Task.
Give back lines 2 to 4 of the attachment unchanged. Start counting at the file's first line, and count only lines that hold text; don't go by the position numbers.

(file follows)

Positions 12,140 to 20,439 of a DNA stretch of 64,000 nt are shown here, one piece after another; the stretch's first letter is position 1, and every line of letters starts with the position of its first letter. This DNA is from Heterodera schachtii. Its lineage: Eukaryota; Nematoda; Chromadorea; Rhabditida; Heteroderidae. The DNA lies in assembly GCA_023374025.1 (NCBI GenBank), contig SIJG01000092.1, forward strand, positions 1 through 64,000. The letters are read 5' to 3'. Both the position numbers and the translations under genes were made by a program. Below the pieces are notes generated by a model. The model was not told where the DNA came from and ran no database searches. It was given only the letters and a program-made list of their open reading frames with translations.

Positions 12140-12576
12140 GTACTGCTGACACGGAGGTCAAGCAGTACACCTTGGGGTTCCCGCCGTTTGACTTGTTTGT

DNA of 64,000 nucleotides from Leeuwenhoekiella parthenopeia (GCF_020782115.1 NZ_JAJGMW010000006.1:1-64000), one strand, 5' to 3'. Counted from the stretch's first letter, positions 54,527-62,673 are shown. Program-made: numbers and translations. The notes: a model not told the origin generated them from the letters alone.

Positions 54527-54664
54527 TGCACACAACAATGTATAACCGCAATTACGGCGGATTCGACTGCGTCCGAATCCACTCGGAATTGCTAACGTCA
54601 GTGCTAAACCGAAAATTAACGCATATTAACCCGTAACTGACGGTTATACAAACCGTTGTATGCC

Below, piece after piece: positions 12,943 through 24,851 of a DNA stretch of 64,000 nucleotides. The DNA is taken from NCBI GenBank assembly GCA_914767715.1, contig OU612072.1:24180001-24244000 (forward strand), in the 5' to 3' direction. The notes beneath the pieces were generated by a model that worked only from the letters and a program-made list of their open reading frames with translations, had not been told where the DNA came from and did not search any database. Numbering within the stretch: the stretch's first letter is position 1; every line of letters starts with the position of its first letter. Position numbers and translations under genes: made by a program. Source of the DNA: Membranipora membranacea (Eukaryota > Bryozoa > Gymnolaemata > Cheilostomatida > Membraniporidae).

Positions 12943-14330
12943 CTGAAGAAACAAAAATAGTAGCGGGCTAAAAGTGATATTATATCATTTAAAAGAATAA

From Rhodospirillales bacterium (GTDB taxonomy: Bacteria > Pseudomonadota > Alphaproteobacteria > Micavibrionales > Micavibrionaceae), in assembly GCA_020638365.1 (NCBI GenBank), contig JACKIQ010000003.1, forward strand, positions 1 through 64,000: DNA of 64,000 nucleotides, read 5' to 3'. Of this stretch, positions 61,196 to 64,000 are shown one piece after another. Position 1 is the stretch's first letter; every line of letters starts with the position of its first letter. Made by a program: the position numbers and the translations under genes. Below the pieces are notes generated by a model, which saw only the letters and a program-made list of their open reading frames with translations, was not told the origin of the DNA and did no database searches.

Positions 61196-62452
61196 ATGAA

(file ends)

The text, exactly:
Positions 12140-12576
12140 GTACTGCTGACACGGAGGTCAAGCAGTACACCTTGGGGTTCCCGCCGTTTGACTTGTTTGT

DNA of 64,000 nucleotides from Leeuwenhoekiella parthenopeia (GCF_020782115.1 NZ_JAJGMW010000006.1:1-64000), one strand, 5' to 3'. Counted from the stretch's first letter, positions 54,527-62,673 are shown. Program-made: numbers and translations. The notes: a model not told the origin generated them from the letters alone.